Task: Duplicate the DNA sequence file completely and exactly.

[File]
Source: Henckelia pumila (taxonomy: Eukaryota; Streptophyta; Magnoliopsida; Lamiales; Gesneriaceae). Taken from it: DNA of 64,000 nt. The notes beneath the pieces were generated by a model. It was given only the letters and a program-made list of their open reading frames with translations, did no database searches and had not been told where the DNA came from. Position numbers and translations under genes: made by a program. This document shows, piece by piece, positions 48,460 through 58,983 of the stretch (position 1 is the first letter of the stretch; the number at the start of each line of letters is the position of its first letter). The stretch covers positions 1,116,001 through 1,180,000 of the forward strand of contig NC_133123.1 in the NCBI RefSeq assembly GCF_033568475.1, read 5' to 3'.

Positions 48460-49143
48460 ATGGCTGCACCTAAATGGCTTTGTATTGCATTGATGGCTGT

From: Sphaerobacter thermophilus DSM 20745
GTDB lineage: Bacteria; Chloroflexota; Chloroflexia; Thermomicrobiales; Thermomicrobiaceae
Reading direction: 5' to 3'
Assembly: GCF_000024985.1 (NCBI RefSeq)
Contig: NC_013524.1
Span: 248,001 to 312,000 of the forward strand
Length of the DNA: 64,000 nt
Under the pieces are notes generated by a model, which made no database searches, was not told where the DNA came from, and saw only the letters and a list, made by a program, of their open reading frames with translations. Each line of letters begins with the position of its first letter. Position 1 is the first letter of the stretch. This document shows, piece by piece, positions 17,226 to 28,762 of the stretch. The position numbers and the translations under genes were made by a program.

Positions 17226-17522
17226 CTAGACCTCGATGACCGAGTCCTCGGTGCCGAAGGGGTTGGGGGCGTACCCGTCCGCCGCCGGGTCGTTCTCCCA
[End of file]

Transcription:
Source: Henckelia pumila (taxonomy: Eukaryota; Streptophyta; Magnoliopsida; Lamiales; Gesneriaceae). Taken from it: DNA of 64,000 nt. The notes beneath the pieces were generated by a model. It was given only the letters and a program-made list of their open reading frames with translations, did no database searches and had not been told where the DNA came from. Position numbers and translations under genes: made by a program. This document shows, piece by piece, positions 48,460 through 58,983 of the stretch (position 1 is the first letter of the stretch; the number at the start of each line of letters is the position of its first letter). The stretch covers positions 1,116,001 through 1,180,000 of the forward strand of contig NC_133123.1 in the NCBI RefSeq assembly GCF_033568475.1, read 5' to 3'.

Positions 48460-49143
48460 ATGGCTGCACCTAAATGGCTTTGTATTGCATTGATGGCTGT

From: Sphaerobacter thermophilus DSM 20745
GTDB lineage: Bacteria; Chloroflexota; Chloroflexia; Thermomicrobiales; Thermomicrobiaceae
Reading direction: 5' to 3'
Assembly: GCF_000024985.1 (NCBI RefSeq)
Contig: NC_013524.1
Span: 248,001 to 312,000 of the forward strand
Length of the DNA: 64,000 nt
Under the pieces are notes generated by a model, which made no database searches, was not told where the DNA came from, and saw only the letters and a list, made by a program, of their open reading frames with translations. Each line of letters begins with the position of its first letter. Position 1 is the first letter of the stretch. This document shows, piece by piece, positions 17,226 to 28,762 of the stretch. The position numbers and the translations under genes were made by a program.

Positions 17226-17522
17226 CTAGACCTCGATGACCGAGTCCTCGGTGCCGAAGGGGTTGGGGGCGTACCCGTCCGCCGCCGGGTCGTTCTCCCA